The statements in this section typically mirror the wording of the claims. Since the patent claims define exactly what must be done to infringe the patent, they must contain clear, unambiguous language. If there are words used in the Summary of the invention which would be ambiguous when read by the skilled person, those words should be defined in the Detailed description of the invention.
Detailed description of the invention section
The detailed description of the invention (or simply the description) includes a detailed discussion of the features of the invention and how it would be made and used. It should also contain definitions of any terms used in the specification that may be ambiguous to a skilled person. The description often continues the narrative from the background. For example it may state how the invention solves the problems previously identified, or list benefits of the invention over the prior art.
As an example take a new chemical compound for repelling mosquitos. The description should include details of the compound itself and any isomers, salts etc. Information on how the compound is made, stored and used should also be included.
It is important to describe alternatives and variations of features so that a broader claim scope can be justified. For example, where functional groups could be substituted without affecting the core functionality of the compound as a repellent, these functional groups should be identified and details of optional substituents provided.
Working examples of the invention are also typically included within the description. Examples demonstrate to the reader that the invention has been made and works as a mosquito repellent as promised. Patent examiners may only grant a patent if scientific evidence supporting the invention is presented in the specification.
For our mosquito repellent, the examples may provide synthesis routes and analytical data identifying the compound and its structure. Experimental data may also be included showing behavioural aversion to the compound by mosquitos. Data may be provided for different mosquito species to show that the compound is not species-specific. It is important to note that the data and experimental work does not need to be to a peer review level with a high degree of statistical significance. However, it does need to be sufficient to show that the invention works.
The claims are the key part of the specification because they define exactly what a person must do to infringe the patent. In this way, they define the scope of the patent itself.
The claims are a list of numbered statements found after the description. They consist of a preamble and one or more features which outline the novel and inventive features of the invention. For chemical compound inventions it is allowable to include the chemical structure in the claim itself and define the functional groups of the formula.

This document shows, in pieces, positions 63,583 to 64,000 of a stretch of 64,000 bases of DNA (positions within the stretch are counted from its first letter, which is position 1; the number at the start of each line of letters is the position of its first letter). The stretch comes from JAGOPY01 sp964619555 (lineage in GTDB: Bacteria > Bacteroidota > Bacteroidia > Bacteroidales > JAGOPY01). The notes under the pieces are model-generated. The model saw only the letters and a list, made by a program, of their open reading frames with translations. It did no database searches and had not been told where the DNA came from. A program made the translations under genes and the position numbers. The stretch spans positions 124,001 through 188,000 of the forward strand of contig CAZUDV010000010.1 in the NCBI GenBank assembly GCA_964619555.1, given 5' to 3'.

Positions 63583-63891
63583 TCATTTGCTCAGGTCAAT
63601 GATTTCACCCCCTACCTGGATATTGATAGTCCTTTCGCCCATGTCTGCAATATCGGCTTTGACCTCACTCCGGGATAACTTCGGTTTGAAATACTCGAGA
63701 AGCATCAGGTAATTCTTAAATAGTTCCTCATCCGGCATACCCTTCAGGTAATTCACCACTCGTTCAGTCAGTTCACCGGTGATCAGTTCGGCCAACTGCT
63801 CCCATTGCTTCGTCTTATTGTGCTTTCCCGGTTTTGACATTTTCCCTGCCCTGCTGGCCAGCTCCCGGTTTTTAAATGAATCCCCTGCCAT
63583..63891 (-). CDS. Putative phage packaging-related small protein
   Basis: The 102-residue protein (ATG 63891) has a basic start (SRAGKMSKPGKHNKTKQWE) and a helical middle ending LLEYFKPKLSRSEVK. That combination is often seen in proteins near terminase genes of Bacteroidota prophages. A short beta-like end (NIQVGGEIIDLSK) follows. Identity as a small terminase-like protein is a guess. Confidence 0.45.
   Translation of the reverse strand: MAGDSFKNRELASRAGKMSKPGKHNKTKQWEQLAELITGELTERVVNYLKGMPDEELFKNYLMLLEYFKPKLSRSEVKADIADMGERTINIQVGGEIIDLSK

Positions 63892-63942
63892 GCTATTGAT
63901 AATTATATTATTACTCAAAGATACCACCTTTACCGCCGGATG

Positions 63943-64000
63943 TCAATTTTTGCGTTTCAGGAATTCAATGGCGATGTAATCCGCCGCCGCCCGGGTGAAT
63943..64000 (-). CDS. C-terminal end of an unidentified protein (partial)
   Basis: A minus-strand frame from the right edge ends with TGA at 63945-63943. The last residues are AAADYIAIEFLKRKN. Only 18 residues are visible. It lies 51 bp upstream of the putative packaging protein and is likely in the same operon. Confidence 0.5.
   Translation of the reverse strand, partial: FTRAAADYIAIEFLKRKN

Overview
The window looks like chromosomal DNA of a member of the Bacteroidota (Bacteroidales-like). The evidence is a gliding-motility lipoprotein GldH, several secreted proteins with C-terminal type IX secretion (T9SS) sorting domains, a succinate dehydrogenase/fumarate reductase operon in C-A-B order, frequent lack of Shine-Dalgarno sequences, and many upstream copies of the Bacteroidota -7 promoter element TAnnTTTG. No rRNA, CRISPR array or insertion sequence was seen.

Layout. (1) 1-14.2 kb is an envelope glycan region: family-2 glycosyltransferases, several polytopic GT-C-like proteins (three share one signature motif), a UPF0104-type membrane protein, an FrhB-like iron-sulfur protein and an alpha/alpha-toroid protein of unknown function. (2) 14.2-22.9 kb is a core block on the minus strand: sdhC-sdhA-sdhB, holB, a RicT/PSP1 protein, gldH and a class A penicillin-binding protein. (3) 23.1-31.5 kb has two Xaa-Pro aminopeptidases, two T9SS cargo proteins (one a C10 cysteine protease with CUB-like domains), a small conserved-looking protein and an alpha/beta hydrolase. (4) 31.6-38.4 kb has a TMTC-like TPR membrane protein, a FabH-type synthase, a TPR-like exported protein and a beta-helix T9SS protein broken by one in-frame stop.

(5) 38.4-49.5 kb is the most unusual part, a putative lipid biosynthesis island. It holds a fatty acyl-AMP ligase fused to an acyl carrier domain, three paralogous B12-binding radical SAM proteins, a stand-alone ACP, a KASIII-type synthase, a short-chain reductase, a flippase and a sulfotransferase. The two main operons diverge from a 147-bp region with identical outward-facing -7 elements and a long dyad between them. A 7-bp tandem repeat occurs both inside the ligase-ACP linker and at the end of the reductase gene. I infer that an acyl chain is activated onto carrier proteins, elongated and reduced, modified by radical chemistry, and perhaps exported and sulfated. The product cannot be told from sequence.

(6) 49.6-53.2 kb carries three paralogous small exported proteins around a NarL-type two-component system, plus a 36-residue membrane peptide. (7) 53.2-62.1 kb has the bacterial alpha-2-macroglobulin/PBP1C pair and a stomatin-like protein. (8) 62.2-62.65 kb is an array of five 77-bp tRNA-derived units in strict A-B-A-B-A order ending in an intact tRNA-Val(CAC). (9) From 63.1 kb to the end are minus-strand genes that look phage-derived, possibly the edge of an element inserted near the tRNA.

For example, a claim to a novel mosquito repellent may read as follows:
- A compound of formula I:
- where X is selected from methyl, ethyl or propyl.
In this case, the preamble of the claim is a “compound”. This imparts to the reader an understanding of the type of invention that is being claimed. Patent claims may have any preamble but it should be a clearly understood term that effectively categorises the invention. For example, some common preambles include a product, a process, a use, a composition.
The features of this claim are the formula and the definition of X. To be allowable, these features must be novel and inventive over the prior art.
To infringe this claim (and therefore the granted patent itself), a third party must make, use, sell or import the compound into the country where the patent is granted.
The figures show graphical representations of the invention (or parts of it), or data which supports the invention (e.g. graphs or modelling data). The figures usually appear at the end of the specification and generally include alphanumeric reference labels which are referred to in the description.
It is important to note that the figures only show examples of the invention and should not be relied on to assess the scope of protection. It is the claims that define the extent of the monopoly.
Understanding patent specifications is an important skill for any researcher or technology manager. This primer gives a basic overview of a complex and constantly evolving topic to enable you to read and make sense of patent specifications relevant to your field of technology.
If you have any queries regarding intellectual property related matters (including patents, trademarks, copyright or licensing), please contact Tim Stirrup.